Cost of Living Crisis Debate
On Tuesday (8 February 2022), the House of Commons debated an Opposition motion on the cost of living and food insecurity. The motion was tabled amid concerns about a forecasted drop in living standards, increases in the price of everyday and essential food items, worsening situations for millions of people living in food insecurity alongside tax increases, low economic growth and falling real wages, and the current energy crisis.
I believe the people of this country are being ignored: firstly, there is a cost-of-living crisis on food, energy bills and goods, secondly, the cut to Universal Credit is reducing incomes for six million families, and thirdly the increase in taxes on working people and businesses means the tax burden is the biggest for 70 years.
The cost of everyday and essential food items, on which millions of low-paid families depend, are growing even faster than the headline rate of inflation. For example, the cheapest rice in one supermarket has increased in price by 344%. Foodbank use has soared and, while I am proud of the efforts of British people to support one another, this cannot be right in one of the richest countries in the world.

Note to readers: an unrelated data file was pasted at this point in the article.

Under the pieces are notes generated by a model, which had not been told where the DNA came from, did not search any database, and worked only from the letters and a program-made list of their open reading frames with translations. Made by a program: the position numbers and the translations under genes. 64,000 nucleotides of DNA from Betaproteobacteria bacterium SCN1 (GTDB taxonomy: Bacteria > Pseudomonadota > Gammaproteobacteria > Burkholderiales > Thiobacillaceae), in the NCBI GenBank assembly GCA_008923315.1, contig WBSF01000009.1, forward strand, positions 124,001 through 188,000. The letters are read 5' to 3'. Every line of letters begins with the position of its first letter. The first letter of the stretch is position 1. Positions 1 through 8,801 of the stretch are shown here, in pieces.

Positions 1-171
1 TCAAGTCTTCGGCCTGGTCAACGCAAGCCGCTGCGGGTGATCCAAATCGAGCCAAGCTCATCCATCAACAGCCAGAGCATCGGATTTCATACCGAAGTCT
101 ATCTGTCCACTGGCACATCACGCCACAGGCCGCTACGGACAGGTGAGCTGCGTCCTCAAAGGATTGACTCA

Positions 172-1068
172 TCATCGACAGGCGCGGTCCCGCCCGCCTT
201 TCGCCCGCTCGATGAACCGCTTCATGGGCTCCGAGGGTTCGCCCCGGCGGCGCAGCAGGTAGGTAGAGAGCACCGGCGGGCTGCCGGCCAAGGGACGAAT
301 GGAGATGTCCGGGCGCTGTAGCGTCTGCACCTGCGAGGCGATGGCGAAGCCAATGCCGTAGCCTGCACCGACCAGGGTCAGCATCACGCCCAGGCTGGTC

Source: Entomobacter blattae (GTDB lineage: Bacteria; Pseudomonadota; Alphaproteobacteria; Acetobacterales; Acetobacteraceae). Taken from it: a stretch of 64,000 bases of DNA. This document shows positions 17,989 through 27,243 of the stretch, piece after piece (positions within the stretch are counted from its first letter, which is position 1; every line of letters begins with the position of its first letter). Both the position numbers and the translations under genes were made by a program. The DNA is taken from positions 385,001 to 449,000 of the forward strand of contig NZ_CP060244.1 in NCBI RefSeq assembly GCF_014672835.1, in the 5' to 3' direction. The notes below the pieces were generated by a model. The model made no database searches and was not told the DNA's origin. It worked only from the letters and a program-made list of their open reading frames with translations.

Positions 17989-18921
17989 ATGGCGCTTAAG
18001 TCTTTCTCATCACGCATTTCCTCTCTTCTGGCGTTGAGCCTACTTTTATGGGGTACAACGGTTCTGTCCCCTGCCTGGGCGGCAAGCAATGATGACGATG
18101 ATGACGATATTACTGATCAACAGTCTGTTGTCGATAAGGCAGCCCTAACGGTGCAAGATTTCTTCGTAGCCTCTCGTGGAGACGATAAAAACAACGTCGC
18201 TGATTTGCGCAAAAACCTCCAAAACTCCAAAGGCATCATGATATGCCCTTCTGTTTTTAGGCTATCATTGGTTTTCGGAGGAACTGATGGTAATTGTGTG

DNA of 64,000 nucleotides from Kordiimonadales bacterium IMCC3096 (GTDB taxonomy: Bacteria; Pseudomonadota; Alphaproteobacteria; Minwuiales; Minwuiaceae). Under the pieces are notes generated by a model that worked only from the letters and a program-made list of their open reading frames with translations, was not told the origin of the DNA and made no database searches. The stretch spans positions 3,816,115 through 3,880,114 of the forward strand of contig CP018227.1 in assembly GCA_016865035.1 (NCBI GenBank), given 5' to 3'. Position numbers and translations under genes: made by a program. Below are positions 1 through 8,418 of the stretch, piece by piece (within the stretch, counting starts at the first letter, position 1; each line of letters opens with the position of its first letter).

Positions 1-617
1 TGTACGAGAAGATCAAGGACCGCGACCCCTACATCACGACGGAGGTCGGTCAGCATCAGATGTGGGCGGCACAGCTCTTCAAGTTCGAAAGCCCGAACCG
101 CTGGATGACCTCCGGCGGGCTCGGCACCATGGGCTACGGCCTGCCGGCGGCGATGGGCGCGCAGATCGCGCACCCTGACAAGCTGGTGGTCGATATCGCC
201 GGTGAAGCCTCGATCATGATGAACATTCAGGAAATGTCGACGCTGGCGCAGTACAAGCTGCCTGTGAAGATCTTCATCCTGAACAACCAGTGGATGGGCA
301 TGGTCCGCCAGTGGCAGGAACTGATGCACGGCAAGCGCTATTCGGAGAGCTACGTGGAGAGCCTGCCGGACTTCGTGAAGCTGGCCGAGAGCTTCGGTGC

I am also deeply concerned about the costs to small businesses at this time. With support measures due to expire for many businesses at the end of March and with a new ‘jobs tax’ being introduced by the Government in April, the survival of many businesses is recklessly being put at risk by the Government.